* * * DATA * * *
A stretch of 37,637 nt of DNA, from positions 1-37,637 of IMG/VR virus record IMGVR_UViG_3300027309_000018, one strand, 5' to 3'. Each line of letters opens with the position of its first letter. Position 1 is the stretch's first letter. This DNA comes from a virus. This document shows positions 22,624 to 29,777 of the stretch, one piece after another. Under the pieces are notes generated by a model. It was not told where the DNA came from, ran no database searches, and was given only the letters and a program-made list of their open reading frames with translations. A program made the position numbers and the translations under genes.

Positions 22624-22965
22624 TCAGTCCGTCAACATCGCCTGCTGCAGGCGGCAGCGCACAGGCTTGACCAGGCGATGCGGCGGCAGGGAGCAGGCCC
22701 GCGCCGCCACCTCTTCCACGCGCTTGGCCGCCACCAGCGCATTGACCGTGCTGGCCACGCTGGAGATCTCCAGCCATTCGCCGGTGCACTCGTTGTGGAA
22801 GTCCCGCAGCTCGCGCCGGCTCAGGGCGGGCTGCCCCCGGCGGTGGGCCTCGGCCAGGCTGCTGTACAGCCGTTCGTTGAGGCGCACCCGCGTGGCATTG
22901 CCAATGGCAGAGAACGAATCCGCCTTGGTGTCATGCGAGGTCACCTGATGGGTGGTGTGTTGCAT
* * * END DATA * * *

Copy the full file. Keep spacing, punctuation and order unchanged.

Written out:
A stretch of 37,637 nt of DNA, from positions 1-37,637 of IMG/VR virus record IMGVR_UViG_3300027309_000018, one strand, 5' to 3'. Each line of letters opens with the position of its first letter. Position 1 is the stretch's first letter. This DNA comes from a virus. This document shows positions 22,624 to 29,777 of the stretch, one piece after another. Under the pieces are notes generated by a model. It was not told where the DNA came from, ran no database searches, and was given only the letters and a program-made list of their open reading frames with translations. A program made the position numbers and the translations under genes.

Positions 22624-22965
22624 TCAGTCCGTCAACATCGCCTGCTGCAGGCGGCAGCGCACAGGCTTGACCAGGCGATGCGGCGGCAGGGAGCAGGCCC
22701 GCGCCGCCACCTCTTCCACGCGCTTGGCCGCCACCAGCGCATTGACCGTGCTGGCCACGCTGGAGATCTCCAGCCATTCGCCGGTGCACTCGTTGTGGAA
22801 GTCCCGCAGCTCGCGCCGGCTCAGGGCGGGCTGCCCCCGGCGGTGGGCCTCGGCCAGGCTGCTGTACAGCCGTTCGTTGAGGCGCACCCGCGTGGCATTG
22901 CCAATGGCAGAGAACGAATCCGCCTTGGTGTCATGCGAGGTCACCTGATGGGTGGTGTGTTGCAT